The “Magical” Back Button

From the mailbag: Eric, when I am on bing.com in Edge or Chrome and I type https://portal.microsoft.com in the address bar, I go through some authentication redirections and end up on the Office website. If I then click the browser’s Back button, I go back to bing.com. But if I try the same thing inContinue reading “The “Magical” Back Button”

Edge/Chrome Policy Registry Entries

One of the more common problems reported by Enterprises is that certain Edge/Chrome policies do not seem to work properly when the values are written to the registry. For instance, when using the about:policy page to examine the browser’s view of the applied policy, the customer might complain that a policy value they’ve entered inContinue reading “Edge/Chrome Policy Registry Entries”

Smarter Defaults by Paying Attention

As a part of every page load, browsers have to make dozens, hundreds, or even thousands of decisions of varying levels of importance: should a particular API be available? Should a resource load be permitted? Should script be allowed to run? Should video be allowed to start playing automatically? Should cookies or credentials be sentContinue reading “Smarter Defaults by Paying Attention”

MHTML in Chromium

The MHTML file format (aka “Webpage, single file”) allows a single file to contain the multiple resources that are used to load a webpage (script, css, images, etc). Edge (Chromium) has an option to use the format when saving the current page via Ctrl+S or the Save page as… menu command: … but the browser’sContinue reading “MHTML in Chromium”

Adding Protocol Schemes to Chromium

Previously, I’ve written a lot about Application Protocols, which are a simple and popular common mechanism for browsers to send a short string of data out to an external application for handling. For instance, mailto is a common example of a scheme treated as an Application Protocol; if you invoke mailto:someone@somewhere.com, the browser will convertContinue reading “Adding Protocol Schemes to Chromium”

Debugging Compatibility in Edge

Background By moving from our old codebase to Chromium, the Microsoft Edge team significantly modernized our codebase and improved our compatibility with websites. As we now share the vast majority of our web platform code with the market-leading browser, it’s rare to find websites that behave differently in Edge when compared to Chrome, Brave, Opera,Continue reading “Debugging Compatibility in Edge”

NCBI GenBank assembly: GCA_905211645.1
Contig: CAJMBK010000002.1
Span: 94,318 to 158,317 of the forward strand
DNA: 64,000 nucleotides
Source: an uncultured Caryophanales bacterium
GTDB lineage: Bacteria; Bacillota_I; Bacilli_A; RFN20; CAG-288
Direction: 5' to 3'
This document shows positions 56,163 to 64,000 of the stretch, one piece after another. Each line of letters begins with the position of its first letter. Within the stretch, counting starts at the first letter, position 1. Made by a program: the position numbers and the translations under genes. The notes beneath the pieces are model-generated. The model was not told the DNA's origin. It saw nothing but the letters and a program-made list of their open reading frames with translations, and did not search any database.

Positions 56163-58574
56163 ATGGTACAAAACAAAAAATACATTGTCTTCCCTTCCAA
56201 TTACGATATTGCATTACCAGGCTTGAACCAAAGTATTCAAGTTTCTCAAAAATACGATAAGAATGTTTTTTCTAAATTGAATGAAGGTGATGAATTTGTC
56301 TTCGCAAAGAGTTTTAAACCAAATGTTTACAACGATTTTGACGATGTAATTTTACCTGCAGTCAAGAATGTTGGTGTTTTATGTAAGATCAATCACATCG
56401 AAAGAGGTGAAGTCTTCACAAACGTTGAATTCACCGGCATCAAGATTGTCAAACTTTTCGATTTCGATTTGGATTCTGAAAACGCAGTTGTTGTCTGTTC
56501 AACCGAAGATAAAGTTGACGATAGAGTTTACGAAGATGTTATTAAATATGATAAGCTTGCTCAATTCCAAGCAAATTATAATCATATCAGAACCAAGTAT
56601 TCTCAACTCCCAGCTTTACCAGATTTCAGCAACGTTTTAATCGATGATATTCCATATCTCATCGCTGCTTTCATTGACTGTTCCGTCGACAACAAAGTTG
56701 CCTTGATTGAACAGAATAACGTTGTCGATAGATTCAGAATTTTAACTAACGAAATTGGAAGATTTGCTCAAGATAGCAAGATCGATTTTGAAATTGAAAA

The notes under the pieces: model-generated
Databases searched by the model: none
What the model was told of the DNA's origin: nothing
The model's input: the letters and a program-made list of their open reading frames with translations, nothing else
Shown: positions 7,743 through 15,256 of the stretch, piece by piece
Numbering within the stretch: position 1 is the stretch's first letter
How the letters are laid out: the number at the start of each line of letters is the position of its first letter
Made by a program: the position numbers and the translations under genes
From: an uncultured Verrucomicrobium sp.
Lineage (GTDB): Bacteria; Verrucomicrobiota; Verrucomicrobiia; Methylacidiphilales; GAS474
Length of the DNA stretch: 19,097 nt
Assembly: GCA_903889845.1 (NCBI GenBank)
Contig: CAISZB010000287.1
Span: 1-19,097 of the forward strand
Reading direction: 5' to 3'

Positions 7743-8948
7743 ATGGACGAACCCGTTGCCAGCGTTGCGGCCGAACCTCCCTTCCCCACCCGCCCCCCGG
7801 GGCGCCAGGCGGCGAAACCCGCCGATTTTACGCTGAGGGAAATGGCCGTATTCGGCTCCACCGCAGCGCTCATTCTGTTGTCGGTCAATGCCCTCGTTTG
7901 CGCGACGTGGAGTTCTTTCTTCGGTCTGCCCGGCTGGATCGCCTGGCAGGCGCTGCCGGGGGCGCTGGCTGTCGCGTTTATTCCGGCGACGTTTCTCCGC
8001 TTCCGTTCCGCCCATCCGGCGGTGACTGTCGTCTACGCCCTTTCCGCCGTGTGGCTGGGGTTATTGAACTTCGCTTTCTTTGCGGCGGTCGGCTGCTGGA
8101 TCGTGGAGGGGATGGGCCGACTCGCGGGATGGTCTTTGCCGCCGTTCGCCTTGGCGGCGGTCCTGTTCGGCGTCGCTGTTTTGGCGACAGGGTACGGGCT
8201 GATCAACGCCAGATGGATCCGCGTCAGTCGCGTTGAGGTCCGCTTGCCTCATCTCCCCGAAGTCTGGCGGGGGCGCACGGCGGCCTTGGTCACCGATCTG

Trim Your Whitespace

Leading and trailing whitespace are generally invisible. Humans are bad at dealing with things they can’t see. If your system accepts textual codes, or any other human-generated or human-mediated input, you should trim whitespace, whether it’s leading, trailing, or inline (if not meaningful). // Trim leading and trailing whitespace $(‘inputCode’).value = $(‘inputCode’).value.trim(); It’s downright sillyContinue reading “Trim Your Whitespace”

Microsoft Edge’s Many Processes

Chromium-based browsers like Microsoft Edge use a multi-process architecture for reliability and security reasons. tl;dr For reliability, Process isolation means that if one process crashes, the entire browser need not go down. For example, if a page on leaky.com has a memory leak that’s so bad that its tab crashes with an out-of-memory error, yourContinue reading “Microsoft Edge’s Many Processes”

Great Bug Reports via “Recreate My Problem” in Microsoft Edge

When you encounter a problem in Microsoft Edge, you can let the team know about it using the … Menu > Help and Feedback > Send Feedback command. Clicking this menu item will open Edge’s feedback wizard, which provides tons of options about what information will be submitted along with your bug report. Generally speaking,Continue reading “Great Bug Reports via “Recreate My Problem” in Microsoft Edge”